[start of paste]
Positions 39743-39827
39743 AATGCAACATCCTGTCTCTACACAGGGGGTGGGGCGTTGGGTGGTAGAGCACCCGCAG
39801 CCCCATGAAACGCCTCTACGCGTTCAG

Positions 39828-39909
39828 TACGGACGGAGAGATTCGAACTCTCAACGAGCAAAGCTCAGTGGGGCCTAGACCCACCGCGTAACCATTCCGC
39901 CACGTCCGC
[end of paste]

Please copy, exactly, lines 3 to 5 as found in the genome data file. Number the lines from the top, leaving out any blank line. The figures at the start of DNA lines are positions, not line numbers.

39801 CCCCATGAAACGCCTCTACGCGTTCAG

Positions 39828-39909
39828 TACGGACGGAGAGATTCGAACTCTCAACGAGCAAAGCTCAGTGGGGCCTAGACCCACCGCGTAACCATTCCGC